Introduction and Background
Even with the advent of faster computers and efforts to improve artificial intelligence, the ability of humans to make decisions and adapt to new environments still far exceed those of any machines built to date. As a result, there are still strong advantages for the construction of human-machine systems over purely autonomous systems. These devices utilize the intelligence and adaptive abilities of the human operator, while using the machine to provide increased strength, speed, and endurance.
The goal of this project was to create a simple and rugged device of this nature in the form of a power assisted pogo stick, which is capable of maintaining a constant bounce height of several inches, without requiring any jumping effort by the user. The knowledge gained from the design and control of this device could then provide the foundation for a running exoskeleton robot consisting of a similar mass-spring-actuator system for each leg.
A pneumatic cylinder was chosen as the actuator for the pogo stick. There has been much research on electric linear actuators and jumping machines,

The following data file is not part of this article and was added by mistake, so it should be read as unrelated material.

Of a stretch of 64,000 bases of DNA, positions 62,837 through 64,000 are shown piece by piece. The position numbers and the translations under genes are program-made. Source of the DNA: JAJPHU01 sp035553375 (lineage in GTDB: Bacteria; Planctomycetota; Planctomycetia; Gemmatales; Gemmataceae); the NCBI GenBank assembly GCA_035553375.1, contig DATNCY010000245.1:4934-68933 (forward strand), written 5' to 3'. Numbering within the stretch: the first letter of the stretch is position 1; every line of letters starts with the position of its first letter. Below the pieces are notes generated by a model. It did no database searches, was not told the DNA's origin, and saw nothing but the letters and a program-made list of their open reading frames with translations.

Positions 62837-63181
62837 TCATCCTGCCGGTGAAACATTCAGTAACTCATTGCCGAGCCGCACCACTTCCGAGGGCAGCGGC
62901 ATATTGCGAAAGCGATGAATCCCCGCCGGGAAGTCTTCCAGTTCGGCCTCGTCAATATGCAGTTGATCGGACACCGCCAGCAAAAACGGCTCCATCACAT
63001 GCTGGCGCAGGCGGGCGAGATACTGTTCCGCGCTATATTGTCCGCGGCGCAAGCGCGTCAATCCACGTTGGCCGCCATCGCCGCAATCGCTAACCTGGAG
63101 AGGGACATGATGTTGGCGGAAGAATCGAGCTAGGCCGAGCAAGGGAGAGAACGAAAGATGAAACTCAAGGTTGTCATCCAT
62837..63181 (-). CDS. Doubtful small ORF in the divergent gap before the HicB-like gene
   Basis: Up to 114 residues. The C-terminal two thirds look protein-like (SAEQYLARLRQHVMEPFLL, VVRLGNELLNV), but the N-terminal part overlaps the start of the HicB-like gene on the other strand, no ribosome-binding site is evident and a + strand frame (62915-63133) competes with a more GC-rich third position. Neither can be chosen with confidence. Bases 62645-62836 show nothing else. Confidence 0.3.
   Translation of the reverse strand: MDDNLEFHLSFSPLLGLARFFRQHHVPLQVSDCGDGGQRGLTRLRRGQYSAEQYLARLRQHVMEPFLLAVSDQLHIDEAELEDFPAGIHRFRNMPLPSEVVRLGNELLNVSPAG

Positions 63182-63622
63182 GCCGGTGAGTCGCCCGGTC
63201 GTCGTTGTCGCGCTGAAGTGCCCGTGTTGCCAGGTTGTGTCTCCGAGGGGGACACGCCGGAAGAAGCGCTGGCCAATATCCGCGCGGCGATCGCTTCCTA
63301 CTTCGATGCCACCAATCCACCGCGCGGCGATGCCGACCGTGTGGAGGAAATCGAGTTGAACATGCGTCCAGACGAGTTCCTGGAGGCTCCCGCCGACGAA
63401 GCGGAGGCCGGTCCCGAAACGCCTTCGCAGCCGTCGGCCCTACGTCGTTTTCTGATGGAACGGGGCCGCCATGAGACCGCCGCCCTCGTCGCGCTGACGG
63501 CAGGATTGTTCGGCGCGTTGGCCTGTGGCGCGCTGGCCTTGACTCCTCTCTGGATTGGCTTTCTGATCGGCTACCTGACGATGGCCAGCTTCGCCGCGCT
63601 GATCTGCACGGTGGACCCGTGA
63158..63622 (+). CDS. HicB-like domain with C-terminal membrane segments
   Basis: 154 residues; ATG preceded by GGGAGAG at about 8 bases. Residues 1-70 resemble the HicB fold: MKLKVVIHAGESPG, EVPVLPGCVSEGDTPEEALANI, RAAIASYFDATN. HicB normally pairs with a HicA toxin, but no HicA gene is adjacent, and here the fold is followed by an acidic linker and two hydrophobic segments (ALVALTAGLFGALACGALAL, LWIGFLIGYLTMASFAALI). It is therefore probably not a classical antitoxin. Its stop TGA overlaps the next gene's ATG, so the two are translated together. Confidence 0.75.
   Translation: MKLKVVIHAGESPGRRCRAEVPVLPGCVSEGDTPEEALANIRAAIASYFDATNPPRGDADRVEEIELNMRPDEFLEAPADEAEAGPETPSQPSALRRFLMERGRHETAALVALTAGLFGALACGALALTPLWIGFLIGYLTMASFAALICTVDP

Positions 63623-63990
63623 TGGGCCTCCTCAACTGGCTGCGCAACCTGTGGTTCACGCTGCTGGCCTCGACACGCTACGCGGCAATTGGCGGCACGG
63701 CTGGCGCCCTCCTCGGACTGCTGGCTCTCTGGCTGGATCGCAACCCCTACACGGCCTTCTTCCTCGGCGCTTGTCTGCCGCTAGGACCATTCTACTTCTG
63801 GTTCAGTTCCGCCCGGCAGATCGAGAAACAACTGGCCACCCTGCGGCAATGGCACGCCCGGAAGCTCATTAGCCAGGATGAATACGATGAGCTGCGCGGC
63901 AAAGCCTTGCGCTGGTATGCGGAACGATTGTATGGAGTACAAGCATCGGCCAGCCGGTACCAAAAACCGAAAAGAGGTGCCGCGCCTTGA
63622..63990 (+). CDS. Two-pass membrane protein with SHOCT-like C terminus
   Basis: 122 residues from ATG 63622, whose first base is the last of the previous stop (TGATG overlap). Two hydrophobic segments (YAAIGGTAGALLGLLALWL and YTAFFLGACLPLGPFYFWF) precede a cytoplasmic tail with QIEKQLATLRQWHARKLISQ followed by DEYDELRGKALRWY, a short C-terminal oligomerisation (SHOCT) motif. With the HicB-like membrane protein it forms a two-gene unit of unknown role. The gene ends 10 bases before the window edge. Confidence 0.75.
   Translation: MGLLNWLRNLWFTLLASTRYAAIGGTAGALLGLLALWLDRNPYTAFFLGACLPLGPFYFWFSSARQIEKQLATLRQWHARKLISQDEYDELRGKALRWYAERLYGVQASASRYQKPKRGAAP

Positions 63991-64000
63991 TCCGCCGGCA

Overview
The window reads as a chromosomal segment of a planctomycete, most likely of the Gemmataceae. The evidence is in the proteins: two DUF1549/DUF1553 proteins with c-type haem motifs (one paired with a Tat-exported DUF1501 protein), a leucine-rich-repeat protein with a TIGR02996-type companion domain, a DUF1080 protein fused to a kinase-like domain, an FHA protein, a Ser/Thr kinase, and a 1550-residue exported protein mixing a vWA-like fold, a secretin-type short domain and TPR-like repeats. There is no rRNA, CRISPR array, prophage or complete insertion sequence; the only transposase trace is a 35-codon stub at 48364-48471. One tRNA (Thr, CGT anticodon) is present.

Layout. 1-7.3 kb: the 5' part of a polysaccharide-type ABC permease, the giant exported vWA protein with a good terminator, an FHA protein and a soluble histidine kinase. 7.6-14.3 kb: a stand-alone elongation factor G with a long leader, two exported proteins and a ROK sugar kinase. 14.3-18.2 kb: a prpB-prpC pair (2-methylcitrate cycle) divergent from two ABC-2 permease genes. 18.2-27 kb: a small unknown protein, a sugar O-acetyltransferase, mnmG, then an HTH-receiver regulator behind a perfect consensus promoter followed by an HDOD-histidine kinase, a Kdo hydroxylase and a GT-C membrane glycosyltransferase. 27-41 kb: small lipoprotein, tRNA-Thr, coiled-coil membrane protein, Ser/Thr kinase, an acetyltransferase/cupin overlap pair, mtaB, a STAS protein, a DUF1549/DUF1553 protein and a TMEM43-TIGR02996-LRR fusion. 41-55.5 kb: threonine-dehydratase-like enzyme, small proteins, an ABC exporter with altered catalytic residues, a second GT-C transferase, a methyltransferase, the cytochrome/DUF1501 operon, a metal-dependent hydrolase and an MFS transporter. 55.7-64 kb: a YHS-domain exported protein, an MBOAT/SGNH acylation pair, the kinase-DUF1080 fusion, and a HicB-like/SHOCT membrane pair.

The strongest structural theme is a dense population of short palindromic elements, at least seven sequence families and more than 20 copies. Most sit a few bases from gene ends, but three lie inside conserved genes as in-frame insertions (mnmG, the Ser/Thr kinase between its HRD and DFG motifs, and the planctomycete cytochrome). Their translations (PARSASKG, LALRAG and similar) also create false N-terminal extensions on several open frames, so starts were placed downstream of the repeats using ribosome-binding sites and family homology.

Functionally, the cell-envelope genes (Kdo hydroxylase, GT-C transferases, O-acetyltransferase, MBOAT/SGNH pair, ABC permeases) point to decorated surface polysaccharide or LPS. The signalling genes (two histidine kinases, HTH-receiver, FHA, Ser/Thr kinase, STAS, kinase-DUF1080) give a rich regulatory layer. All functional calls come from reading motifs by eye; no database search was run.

but the power density of batteries is dismally low and the exoskeleton requires a high energy density. Hydraulics are incompressible and would not allow a pneumatic spring effect in the actuator. Hydraulics are also bulky and messy.
There was some question whether to put the actuator in series or parallel with the spring on the pogo. Most of the technical papers to date use electric or hydraulic actuators in series with a spring, and the control of such devices is well documented. The Pogomatic uses its actuator in parallel since this produces a much smaller loading of the actuator while bouncing. If the actuator were in series with the spring, it would see the entire load of the rider. The parallel arrangement lets the spring take the majority of the load while the actuator sees only a fraction.